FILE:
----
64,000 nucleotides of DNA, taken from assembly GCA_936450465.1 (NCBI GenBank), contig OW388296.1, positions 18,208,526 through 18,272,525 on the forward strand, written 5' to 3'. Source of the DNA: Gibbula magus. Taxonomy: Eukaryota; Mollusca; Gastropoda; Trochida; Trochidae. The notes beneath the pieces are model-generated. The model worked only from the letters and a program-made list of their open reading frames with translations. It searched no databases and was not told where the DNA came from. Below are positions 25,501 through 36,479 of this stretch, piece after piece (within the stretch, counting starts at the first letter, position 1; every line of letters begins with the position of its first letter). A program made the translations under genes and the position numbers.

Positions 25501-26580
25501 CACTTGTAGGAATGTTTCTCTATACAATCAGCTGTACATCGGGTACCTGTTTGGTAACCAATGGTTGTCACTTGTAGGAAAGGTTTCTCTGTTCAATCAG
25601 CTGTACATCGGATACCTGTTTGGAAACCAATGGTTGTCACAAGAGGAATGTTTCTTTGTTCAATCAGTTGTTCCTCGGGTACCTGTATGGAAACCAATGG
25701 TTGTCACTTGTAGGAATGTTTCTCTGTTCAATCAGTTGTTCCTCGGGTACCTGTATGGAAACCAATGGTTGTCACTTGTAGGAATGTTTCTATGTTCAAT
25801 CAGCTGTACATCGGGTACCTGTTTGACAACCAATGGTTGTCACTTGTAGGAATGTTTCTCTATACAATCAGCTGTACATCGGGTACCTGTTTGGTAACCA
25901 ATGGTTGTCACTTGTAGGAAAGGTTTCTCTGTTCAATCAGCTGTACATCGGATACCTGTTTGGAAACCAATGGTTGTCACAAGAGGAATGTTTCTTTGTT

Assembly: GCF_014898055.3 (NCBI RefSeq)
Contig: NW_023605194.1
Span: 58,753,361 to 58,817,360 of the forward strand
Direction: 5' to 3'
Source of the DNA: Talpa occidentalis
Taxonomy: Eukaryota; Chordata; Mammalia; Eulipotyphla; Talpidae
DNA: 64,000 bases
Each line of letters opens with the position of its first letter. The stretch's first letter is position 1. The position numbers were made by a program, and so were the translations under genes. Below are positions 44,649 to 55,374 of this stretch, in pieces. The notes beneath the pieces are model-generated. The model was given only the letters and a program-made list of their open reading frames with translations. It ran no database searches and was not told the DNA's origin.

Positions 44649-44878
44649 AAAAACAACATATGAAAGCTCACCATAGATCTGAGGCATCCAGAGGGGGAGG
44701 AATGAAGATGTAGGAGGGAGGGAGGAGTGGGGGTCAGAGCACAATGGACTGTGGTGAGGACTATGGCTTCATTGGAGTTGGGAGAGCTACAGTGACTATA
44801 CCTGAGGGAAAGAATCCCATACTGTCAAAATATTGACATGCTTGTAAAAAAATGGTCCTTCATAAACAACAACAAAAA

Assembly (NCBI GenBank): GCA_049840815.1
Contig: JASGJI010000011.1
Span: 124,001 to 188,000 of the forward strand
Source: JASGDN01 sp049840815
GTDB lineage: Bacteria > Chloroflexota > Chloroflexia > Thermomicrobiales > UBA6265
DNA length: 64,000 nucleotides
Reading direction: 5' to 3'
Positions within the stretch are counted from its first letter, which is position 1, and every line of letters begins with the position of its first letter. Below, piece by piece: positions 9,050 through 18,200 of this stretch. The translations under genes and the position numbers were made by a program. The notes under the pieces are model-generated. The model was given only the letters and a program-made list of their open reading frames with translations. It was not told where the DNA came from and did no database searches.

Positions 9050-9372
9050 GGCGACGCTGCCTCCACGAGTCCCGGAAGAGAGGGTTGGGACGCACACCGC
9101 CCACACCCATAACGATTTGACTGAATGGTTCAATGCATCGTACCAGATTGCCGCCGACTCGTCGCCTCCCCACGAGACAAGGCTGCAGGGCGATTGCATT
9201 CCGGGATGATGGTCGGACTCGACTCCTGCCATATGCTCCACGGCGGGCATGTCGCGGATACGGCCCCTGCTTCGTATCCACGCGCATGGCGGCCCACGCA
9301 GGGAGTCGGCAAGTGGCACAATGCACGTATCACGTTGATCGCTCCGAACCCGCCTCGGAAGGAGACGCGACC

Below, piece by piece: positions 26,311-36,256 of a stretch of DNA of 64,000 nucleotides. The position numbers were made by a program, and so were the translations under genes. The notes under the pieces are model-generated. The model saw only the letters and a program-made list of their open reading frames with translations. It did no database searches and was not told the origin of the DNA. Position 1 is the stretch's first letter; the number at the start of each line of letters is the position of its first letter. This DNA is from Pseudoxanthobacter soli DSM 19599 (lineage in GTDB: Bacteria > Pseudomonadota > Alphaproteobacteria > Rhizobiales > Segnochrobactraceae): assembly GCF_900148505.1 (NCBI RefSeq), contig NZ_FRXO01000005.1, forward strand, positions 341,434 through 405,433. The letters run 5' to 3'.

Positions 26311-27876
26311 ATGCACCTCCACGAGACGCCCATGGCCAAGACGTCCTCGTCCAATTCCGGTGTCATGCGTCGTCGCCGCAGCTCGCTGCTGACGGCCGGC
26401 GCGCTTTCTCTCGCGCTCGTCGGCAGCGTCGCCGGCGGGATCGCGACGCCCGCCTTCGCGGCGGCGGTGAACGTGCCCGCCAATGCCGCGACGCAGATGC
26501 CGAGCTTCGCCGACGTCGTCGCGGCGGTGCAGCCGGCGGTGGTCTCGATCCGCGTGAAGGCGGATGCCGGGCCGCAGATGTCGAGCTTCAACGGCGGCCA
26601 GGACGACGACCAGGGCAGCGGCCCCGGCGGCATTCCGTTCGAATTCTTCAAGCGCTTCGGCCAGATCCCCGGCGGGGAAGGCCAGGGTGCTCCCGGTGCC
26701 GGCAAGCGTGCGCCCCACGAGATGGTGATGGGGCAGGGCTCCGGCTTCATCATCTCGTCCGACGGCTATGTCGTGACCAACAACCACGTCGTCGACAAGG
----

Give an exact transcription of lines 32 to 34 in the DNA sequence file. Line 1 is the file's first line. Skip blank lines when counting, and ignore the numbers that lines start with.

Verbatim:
9301 GGGAGTCGGCAAGTGGCACAATGCACGTATCACGTTGATCGCTCCGAACCCGCCTCGGAAGGAGACGCGACC

Below, piece by piece: positions 26,311-36,256 of a stretch of DNA of 64,000 nucleotides. The position numbers were made by a program, and so were the translations under genes. The notes under the pieces are model-generated. The model saw only the letters and a program-made list of their open reading frames with translations. It did no database searches and was not told the origin of the DNA. Position 1 is the stretch's first letter; the number at the start of each line of letters is the position of its first letter. This DNA is from Pseudoxanthobacter soli DSM 19599 (lineage in GTDB: Bacteria > Pseudomonadota > Alphaproteobacteria > Rhizobiales > Segnochrobactraceae): assembly GCF_900148505.1 (NCBI RefSeq), contig NZ_FRXO01000005.1, forward strand, positions 341,434 through 405,433. The letters run 5' to 3'.

Positions 26311-27876